Researchers used to regularly find that the criminal justice system was fair to racial minorities, in arrests and sentencing. In.”
Similarly, statistical expert Stephen P. Klein of the RAND Corporation studied California’s state criminal justice system and found that criminal sentencing in California was racially fair and non-discriminatory. (See Stephen P. Klein, et al., “Race and Imprisonment Decisions in California,” 247 Science 812 (1990)). That was the opposite of what Dr. Klein expected to find. He had served as an expert witness for civil-rights groups in landmark cases such as Serrano v. Priest — and studied criminal justice on the recommendation of the liberal California ACLU, which sees racism everywhere. But his statistical analysis debunked claims that the criminal justice system was systematically racist.
These studies involved painstaking statistical analysis that sought to take all relevant factors into account. The more factors a researcher takes into account, the more accurate a statistical analysis becomes.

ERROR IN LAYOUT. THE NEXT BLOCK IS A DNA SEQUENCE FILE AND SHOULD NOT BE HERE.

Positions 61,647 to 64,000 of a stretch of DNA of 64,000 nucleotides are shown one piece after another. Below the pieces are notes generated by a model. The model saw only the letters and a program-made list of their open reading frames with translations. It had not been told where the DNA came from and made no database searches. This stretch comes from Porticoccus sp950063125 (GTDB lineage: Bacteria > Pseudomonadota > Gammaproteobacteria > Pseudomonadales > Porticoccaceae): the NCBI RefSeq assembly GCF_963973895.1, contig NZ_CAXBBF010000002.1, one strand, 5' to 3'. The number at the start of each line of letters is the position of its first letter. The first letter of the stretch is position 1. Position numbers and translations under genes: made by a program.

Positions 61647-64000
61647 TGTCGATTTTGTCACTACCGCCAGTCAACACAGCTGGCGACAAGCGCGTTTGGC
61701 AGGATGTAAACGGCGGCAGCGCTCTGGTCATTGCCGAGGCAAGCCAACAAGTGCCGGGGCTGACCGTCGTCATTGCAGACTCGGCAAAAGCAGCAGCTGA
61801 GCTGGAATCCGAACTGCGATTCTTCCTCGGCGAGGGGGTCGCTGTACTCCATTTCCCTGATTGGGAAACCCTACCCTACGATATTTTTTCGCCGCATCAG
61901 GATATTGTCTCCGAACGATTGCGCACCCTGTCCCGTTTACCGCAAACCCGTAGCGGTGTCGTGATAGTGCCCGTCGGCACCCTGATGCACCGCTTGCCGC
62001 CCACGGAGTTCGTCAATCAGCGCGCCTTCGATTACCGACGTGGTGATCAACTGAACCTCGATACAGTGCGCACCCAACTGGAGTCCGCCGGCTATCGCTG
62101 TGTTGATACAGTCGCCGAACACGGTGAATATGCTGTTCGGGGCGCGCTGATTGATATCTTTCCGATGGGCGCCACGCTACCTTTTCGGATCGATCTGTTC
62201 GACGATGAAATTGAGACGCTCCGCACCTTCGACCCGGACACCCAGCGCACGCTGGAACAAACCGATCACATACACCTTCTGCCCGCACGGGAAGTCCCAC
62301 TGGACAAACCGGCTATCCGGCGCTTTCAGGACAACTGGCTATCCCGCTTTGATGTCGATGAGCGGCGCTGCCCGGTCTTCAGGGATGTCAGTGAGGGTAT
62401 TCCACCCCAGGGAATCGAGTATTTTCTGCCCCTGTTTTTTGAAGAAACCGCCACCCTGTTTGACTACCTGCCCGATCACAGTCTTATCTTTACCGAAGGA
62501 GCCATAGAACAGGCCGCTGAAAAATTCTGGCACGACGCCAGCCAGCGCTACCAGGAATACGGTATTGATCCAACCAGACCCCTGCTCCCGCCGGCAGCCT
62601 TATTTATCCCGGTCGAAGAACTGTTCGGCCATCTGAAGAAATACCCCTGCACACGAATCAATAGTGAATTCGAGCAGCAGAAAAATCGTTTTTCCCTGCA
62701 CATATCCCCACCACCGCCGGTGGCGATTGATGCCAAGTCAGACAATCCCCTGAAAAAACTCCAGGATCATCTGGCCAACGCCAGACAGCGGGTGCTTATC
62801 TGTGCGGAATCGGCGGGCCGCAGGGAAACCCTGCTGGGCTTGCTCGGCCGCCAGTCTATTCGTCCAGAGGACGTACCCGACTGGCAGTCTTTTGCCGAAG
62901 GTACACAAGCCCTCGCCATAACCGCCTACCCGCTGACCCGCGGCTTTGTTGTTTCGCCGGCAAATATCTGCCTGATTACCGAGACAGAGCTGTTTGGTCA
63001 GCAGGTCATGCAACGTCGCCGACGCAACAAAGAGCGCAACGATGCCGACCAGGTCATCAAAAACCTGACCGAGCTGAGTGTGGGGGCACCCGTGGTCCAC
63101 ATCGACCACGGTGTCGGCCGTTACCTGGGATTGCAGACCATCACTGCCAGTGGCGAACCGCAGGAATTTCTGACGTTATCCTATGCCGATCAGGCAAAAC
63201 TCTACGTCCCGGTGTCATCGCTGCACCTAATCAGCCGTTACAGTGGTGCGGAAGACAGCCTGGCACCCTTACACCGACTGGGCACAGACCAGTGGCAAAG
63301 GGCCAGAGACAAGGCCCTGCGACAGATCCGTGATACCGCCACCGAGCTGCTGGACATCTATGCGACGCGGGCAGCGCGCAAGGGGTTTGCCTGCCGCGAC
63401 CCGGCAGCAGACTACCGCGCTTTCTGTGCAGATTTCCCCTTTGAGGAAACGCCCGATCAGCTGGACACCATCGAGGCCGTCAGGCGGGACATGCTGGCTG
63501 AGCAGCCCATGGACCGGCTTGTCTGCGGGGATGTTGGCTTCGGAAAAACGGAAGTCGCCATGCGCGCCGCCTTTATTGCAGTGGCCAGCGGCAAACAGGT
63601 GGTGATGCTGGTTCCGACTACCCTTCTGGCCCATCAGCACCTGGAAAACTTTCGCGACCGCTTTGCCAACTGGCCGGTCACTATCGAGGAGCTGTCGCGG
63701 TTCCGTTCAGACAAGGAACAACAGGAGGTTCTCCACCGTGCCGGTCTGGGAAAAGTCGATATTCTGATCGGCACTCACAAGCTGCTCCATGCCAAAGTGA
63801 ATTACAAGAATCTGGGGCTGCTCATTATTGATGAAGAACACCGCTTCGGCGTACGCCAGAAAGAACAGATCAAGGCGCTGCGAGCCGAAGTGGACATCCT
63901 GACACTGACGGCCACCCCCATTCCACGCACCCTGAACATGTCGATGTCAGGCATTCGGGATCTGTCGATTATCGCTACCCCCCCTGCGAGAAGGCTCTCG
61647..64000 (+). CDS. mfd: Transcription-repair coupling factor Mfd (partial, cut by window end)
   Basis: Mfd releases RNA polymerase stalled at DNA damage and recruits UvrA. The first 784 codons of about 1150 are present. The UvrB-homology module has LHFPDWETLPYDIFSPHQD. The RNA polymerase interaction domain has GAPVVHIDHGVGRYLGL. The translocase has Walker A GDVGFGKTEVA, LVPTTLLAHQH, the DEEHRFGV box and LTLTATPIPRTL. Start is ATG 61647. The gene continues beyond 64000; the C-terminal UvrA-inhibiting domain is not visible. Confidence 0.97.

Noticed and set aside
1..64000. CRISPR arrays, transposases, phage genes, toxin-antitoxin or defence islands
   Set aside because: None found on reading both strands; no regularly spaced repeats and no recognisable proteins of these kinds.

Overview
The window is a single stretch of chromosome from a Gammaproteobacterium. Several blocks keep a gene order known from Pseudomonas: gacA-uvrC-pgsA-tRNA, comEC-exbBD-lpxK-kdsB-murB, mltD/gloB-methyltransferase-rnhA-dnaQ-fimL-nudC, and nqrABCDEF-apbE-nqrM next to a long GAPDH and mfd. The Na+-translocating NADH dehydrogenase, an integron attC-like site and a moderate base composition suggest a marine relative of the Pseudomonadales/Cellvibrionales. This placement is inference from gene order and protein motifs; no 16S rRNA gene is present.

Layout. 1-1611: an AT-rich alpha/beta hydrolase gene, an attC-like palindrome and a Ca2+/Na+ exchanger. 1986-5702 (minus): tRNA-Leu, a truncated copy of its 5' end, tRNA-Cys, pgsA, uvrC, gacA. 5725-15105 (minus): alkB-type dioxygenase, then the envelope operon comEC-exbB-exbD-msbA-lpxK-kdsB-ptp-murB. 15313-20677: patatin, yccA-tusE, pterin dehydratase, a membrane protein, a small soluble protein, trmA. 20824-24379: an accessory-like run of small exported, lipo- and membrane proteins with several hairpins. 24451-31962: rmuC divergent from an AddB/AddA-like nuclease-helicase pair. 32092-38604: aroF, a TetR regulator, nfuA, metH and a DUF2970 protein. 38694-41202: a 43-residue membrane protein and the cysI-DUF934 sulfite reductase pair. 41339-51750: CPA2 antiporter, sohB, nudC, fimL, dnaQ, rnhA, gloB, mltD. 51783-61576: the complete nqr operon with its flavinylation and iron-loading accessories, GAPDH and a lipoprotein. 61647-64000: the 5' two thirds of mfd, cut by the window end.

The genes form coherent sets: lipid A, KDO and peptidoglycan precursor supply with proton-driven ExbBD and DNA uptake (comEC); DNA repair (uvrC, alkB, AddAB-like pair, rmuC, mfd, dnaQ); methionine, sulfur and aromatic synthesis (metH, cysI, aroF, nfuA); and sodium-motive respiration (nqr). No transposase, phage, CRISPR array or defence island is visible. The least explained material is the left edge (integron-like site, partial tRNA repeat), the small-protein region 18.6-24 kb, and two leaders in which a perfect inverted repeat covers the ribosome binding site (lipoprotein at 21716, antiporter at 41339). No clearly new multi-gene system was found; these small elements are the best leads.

But the more factors a study takes into account, the more time and money it takes to do the study. So researchers are tempted to cut corners by omitting factors or variables that are hard to measure, or that the researcher suspects may not be all that important.
There is another, even bigger reason for researchers to wrongly omit relevant variables or rely on incomplete data: Taking into account more data or variables can end up debunking claims of discrimination, rather than providing the “proof” of discrimination that progressive officials and journalists want. Studies frequently allege discrimination precisely by ignoring key variables. Their authors are rewarded by being given tons of favorable publicity; or having their studies lead to social change.